Chapter 83. Superficial Fungal Infections
Case for questions 1 and 2.
AL is a 28-year-old, type-2 diabetic woman who presents with a chief complaint of vaginal itching accompanied by "cottage cheese" like discharge. According to AL, she experienced a similar issue last year and was treated with "suppositories."
When reviewing her current medications, she mentions to you that was prescribed a course of oral prednisone for a recent allergic reaction. What would you recommend for treating her infection?
A. An over-the-counter topical azole or a single dose of oral fluconazole 150 mg
B. Long-term suppressive therapy
D. Dual antifungal therapy with topical azoles
Option A: Correct. The patient should be treated with over-the-counter topical azole or a single dose of oral fluconazole 150 mg which are first-line agents.
Option B: Incorrect. Long-term suppressive therapy is not recommended as the patient does not have recurrent candidiasis.
Option C: Incorrect. The first step would be treatment.
Option D: Incorrect. Dual antifungal therapy with azoles is not recommended.
Although AL may have other risk factors that we cannot yet identify, what known risk factor does she have for the development of this diagnosis?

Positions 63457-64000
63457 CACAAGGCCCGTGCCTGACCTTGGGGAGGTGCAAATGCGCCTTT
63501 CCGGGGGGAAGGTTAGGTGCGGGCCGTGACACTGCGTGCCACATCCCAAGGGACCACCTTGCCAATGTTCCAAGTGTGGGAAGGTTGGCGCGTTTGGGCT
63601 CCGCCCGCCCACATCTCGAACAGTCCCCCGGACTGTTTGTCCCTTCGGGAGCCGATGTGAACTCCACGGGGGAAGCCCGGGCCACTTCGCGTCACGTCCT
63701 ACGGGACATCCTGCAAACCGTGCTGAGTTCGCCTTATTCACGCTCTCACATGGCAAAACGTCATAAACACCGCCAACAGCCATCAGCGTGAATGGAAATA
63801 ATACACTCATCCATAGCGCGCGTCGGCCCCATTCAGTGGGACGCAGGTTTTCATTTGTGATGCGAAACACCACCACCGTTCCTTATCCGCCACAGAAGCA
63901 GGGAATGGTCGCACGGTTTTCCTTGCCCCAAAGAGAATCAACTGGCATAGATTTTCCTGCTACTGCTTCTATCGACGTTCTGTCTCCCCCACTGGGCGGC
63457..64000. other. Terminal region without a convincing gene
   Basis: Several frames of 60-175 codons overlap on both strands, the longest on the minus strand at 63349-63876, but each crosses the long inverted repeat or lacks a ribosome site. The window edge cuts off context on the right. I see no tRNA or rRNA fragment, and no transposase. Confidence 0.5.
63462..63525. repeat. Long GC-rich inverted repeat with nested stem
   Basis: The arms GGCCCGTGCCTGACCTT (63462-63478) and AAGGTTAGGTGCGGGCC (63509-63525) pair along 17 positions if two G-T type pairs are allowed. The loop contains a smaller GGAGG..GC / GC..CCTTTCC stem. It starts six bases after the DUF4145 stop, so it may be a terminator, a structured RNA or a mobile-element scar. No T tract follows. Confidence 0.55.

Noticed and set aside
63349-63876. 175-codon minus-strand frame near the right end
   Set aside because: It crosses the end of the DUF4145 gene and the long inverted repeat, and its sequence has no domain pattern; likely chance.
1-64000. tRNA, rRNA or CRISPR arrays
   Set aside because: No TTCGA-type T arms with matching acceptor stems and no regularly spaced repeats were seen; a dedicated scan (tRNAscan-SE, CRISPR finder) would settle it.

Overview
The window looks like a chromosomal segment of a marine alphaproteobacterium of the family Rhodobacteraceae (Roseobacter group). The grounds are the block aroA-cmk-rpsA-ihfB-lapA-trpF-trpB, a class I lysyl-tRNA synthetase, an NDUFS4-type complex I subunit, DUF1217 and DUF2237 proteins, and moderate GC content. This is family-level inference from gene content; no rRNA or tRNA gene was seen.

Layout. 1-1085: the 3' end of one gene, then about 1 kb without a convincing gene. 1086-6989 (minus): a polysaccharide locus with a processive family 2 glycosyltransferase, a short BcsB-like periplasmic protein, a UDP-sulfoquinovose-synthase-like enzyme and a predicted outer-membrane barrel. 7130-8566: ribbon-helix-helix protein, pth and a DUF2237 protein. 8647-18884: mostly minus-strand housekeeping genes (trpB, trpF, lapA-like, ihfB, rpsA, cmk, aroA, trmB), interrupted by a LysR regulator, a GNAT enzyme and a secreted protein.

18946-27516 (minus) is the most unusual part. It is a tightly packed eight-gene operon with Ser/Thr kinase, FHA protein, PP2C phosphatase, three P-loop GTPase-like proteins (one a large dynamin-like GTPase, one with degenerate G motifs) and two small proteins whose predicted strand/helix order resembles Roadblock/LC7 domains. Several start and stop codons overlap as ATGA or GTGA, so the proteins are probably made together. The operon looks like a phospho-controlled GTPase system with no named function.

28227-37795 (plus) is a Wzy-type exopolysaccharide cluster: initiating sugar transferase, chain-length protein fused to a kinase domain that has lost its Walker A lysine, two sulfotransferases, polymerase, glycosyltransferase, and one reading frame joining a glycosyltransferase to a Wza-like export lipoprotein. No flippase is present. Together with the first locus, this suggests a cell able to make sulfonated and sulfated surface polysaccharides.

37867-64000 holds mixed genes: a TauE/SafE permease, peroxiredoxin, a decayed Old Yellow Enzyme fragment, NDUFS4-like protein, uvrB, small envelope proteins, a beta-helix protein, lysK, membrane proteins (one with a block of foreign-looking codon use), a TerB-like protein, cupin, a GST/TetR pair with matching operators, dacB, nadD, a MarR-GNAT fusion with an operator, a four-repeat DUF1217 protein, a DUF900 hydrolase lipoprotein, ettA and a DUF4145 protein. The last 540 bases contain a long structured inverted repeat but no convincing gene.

A. Broad-spectrum antibiotic use
Option A: Incorrect. While broad-spectrum antibiotic use is a risk factor for developing vaginal candidiasis—this patient is currently not being treated with antibiotics.
Option B: Correct. Diabetes is a known risk factor of developing vaginal candidiasis.
Option C & D: Incorrect. Both risk factors for VVC, but neither current risk factors the patient has.
CW, a 42-year-old woman, presents with complaints of vaginal itching, burning and curd like discharge. CW has been experiencing these symptoms and getting treated every other month for the past year. To achieve remission, CW should be treated with:
B. 14 days of boric acid capsules intravaginally
C. Two doses of oral fluconazole 150 mg dosed 3 days apart
D. One dose of oral fluconazole 150 mg